ST. LOUIS — Matt Adams could barely contain his enthusiasm — and he didn’t really try, either. He thrust both arms in the air while still in the batter’s box and added a couple of big hops to his home run trot as he approached first base.
A stunned Clayton Kershaw, bent over at the waist with his hands on his knees, watched from the mound as the long drive off Big City’s bat propelled St. Louis to a fourth straight NL Championship Series.
“Some people are calling it the Big City Leap,” Adams said. “I was just super-excited, I didn’t know what I was doing … I knew I was jumping for joy.”
The Cardinals tagged Kershaw in the seventh inning for the second straight time, riding Adams’ go-ahead, three-run homer to a 3-2 victory over the Los Angeles Dodgers on Oct. 7th for a 3-1 win in the best-of-five Division Series.
“I don’t think I touched the ground the whole way around the bases,” Adams said. “Definitely the highlight of my career. … I will never, ever forget this.” Neither will Kershaw.
The Cardinals sent the Dodgers home for the second postseason in a row with a win over Kershaw. Last year it was in Game 6 of the NLCS.
“The season ended and I was a big part of the reason why,” Kershaw said. “I can’t really put it into words, Just bad deja vu all over again.”
The NLCS starts Oct. 11 in St. Louis, with the Cardinals hosting San Francisco in a rematch of 2012 won by the Giants.
Trevor Rosenthal allowed two runners in the ninth before getting Carl Crawford on a grounder for a game-ending forceout for his third save of the series. At AT&T Park in San Francisco, fans cheered when the rival Dodgers were eliminated.
“It was awesome, everything we did throughout that game,” starter Shelby Miller said. “It was a heck of a game and a lot of fun, I know that.”
An overwhelming favorite to win his third NL Cy Young Award in four years, Kershaw’s October resume is a wreck.
Kershaw dropped to 1-5 with a 5.12 ERA in 11 postseason games, including three relief appearances early in his career. He has lost four straight starts to St. Louis over the past two postseasons.
“I’ve had success against them, too,” Kershaw said. “It just seems like one inning gets me every time. And obviously that’s not success.”
While the steady Cardinals advanced to their ninth NLCS in 15 years, the defeat was a huge disappointment for the NL West champion Dodgers, who finished the regular season with a $256 million payroll that was $40 million higher than any other team.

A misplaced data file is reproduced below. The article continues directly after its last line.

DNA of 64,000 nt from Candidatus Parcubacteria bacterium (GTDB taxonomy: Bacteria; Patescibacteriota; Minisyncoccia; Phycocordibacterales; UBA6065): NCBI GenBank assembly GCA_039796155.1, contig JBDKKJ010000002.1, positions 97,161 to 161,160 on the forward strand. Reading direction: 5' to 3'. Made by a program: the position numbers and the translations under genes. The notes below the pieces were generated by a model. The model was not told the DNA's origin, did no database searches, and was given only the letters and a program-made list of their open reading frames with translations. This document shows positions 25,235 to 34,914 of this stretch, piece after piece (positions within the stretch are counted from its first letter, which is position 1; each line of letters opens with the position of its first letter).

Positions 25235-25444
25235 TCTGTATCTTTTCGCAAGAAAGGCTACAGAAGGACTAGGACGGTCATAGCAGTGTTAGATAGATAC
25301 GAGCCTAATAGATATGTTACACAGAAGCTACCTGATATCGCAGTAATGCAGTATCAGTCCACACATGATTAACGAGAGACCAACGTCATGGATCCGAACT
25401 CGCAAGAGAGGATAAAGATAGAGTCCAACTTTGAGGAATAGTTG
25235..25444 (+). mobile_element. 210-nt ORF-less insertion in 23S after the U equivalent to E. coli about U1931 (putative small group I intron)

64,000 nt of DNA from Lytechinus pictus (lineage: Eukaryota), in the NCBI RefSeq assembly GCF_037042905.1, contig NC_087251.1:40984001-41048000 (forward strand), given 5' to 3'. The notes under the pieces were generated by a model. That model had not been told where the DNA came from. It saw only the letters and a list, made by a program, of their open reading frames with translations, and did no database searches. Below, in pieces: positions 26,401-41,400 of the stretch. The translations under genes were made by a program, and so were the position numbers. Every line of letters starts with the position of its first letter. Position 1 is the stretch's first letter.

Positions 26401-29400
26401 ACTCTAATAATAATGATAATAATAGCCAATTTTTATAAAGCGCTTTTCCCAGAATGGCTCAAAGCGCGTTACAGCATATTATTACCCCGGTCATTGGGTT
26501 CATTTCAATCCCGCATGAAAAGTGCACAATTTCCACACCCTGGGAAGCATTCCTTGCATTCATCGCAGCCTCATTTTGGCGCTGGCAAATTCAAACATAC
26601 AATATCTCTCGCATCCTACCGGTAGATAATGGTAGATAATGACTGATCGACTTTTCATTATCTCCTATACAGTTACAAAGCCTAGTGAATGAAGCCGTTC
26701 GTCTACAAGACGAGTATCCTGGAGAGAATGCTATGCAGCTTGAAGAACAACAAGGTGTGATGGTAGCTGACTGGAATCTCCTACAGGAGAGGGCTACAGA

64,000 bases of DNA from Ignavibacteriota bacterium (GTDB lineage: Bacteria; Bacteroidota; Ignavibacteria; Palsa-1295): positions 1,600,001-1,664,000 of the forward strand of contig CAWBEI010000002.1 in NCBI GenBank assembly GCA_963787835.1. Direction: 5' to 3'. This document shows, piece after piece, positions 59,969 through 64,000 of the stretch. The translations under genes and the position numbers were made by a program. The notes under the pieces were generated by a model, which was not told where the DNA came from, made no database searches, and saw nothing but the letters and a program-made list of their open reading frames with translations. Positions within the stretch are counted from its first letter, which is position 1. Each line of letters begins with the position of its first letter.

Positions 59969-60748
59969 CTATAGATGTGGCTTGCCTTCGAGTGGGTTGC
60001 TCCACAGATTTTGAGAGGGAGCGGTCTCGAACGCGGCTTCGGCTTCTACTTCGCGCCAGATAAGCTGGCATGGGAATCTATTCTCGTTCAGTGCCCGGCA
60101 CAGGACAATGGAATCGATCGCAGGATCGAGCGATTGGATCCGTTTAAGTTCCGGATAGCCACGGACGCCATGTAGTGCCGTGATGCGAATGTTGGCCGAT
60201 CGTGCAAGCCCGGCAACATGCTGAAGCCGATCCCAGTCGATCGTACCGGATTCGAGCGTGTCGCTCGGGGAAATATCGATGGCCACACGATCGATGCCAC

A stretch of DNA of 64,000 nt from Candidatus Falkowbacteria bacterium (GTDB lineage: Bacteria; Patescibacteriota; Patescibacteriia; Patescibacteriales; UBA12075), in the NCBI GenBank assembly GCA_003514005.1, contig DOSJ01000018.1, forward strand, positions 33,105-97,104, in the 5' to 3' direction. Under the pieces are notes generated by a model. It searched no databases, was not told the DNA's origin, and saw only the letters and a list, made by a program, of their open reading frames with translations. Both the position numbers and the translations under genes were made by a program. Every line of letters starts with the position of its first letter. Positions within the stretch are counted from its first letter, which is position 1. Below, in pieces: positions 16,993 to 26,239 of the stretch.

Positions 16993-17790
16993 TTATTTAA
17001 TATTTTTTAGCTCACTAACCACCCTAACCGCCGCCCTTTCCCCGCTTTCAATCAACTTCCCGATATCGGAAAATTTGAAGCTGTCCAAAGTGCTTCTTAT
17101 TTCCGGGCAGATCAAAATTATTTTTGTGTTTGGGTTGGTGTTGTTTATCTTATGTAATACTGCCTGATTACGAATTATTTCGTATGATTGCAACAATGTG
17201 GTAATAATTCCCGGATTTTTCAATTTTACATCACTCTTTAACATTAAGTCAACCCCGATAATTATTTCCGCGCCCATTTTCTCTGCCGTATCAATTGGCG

Los Angeles remains without a pennant since winning the 1988 World Series. “It’s awful,” catcher A.J. Ellis said. “It’s devastating. It just kind of rehashes those old memories.”
Manager Don Mattingly wasn’t about to second-guess leaving Kershaw in the game, especially with a bullpen that’s foundered. He wanted the lefty to get three more outs.
“It goes back to the same question: Is there anybody better, even on short rest, and even where he was at that point?” Mattingly said.
Kershaw started on three days’ rest for the second time in his postseason career. He was dominant into the seventh, as he was in Game 1, but again started the inning with three straight hits.
The third hit came when Adams, the burly bopper know as Big City, drove a curveball on Kershaw’s 102nd pitch into the right-center bullpen to put St. Louis up 3-2.
“I had a pretty good idea that it was gone,” Adams said. The red-clad crowd roared and twirled white towels as Kershaw made a slow slog back to the Dodgers’ dugout.
Kershaw allowed one homer to left-handed batters while going 21-3 with a 1.77 ERA in the regular season. He gave up two to the Cardinals, with Matt Carpenter connecting in the opener. The left-handed ace is 0-3 with a 9.72 ERA in his last three postseason appearances.
Reliever Marco Gonzales earned his second victory of the series, after getting treated for a nosebleed. The rookie lefty got Adrian Gonzalez on a groundout to end the seventh and strand two runners.
Pat Neshek worked a perfect eighth for the second straight game and Rosenthal pitched the ninth for a second straight day, receiving two visits to the mound from catcher Yadier Molina and one from the pitching coach after a shaky start to the inning.
Kershaw had yielded only one hit through six innings and struck out nine, including three in a row in the sixth.
But Matt Holliday opened the seventh with a sharp single up the middle off second baseman Dee Gordon’s glove, and Jhonny Peralta lined another single before Adams homered off a left-hander for the first time since July 7.
The Cardinals had an NL-low 105 homers this season and left-hander batters had only eight homers against lefty pitching. But lefties hit five off Dodgers southpaws in four playoff games.
Miller matched Kershaw into the sixth, when the Dodgers started the inning with two hits. They scored a run on Matt Kemp’s double-play grounder and added another on Juan Uribe’s RBI single against Seth Maness.
But Los Angeles wasted a chance to add on when Andre Ethier, playing in place of Yasiel Puig, was picked off third by Molina — a call overturned by video review.
Miller went 5 2-3 innings in his first postseason start.
(R.B. FALLSTROM, AP Sports Writer)